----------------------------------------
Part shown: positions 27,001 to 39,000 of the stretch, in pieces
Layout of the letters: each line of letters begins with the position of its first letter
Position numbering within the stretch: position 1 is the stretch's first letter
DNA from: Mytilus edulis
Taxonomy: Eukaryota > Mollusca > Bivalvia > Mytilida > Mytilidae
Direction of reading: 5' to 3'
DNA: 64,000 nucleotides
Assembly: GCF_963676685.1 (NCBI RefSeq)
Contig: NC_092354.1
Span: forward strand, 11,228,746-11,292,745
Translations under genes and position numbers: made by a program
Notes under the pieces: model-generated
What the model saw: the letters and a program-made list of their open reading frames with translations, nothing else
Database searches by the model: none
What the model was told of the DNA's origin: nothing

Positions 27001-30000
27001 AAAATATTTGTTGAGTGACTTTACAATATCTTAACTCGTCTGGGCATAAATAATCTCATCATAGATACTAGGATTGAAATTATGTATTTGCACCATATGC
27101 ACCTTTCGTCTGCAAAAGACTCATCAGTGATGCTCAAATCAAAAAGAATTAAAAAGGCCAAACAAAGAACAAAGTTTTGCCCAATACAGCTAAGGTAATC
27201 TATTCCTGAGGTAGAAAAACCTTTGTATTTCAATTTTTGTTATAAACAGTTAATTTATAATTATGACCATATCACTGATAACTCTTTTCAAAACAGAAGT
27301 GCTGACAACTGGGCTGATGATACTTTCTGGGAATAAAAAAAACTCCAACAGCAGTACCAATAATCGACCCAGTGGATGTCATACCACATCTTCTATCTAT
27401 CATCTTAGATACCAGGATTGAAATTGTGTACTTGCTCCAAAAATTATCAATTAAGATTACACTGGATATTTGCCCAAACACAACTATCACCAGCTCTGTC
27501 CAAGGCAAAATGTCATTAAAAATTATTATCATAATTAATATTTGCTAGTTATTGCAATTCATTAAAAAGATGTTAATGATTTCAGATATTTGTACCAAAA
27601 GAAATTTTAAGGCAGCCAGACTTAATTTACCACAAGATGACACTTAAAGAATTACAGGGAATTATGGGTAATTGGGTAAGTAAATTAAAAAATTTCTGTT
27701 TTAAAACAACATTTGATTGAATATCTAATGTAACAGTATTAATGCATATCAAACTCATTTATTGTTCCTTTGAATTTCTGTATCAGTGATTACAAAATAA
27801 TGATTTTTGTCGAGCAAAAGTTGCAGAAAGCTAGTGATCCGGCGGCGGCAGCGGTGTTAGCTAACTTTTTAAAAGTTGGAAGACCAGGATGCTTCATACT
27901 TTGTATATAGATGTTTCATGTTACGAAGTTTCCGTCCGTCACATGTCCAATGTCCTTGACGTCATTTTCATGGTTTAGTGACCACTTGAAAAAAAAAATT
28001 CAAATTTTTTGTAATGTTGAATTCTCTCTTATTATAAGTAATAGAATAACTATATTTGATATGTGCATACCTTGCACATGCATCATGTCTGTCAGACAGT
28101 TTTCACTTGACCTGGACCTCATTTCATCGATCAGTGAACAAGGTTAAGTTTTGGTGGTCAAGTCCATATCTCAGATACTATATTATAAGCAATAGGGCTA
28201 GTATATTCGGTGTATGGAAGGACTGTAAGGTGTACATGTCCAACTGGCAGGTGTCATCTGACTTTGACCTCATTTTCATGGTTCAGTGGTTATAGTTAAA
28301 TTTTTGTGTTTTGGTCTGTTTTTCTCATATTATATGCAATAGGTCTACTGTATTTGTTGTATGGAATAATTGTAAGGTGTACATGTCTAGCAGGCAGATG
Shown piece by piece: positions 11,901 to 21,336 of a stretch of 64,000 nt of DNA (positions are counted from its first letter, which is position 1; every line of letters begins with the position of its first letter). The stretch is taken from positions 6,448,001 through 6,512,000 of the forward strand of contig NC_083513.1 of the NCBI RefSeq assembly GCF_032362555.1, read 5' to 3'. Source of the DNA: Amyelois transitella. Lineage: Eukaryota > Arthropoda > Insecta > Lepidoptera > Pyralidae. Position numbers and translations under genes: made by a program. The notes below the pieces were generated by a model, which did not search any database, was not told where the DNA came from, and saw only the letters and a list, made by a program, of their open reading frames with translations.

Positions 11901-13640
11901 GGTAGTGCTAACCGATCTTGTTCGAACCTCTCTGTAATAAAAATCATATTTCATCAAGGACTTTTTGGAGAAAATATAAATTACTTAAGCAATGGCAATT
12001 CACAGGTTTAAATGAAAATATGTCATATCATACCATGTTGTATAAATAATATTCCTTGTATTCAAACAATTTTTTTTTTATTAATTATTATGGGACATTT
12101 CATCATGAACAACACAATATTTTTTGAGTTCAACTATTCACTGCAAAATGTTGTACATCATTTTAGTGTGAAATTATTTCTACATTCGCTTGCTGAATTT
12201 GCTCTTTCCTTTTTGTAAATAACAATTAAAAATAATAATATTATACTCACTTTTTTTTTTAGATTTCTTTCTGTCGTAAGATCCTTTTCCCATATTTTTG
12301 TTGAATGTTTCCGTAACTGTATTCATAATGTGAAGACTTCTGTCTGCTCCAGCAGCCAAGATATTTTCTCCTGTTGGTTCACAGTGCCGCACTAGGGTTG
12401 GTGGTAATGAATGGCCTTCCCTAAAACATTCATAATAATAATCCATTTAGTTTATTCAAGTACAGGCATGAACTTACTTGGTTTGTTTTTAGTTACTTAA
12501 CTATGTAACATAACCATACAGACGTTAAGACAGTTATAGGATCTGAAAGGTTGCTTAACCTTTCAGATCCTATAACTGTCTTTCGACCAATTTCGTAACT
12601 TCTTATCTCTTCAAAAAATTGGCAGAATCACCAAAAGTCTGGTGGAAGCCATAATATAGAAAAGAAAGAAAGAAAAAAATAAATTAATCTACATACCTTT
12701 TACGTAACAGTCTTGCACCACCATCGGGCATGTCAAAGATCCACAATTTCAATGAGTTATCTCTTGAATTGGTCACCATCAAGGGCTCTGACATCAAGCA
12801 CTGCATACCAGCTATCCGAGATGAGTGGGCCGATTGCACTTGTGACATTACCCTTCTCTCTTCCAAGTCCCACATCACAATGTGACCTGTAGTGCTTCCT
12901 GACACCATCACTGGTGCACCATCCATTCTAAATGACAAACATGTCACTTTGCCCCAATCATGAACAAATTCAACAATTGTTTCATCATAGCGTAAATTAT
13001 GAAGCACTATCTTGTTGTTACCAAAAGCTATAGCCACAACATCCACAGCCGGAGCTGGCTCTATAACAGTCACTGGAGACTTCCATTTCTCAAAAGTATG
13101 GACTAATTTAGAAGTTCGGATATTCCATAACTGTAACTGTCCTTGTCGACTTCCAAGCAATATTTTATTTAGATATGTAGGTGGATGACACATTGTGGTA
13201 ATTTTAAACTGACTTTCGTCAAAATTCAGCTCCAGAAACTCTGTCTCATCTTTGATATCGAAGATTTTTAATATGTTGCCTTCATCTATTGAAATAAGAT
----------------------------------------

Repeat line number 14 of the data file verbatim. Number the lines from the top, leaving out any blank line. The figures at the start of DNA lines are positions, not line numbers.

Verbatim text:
Database searches by the model: none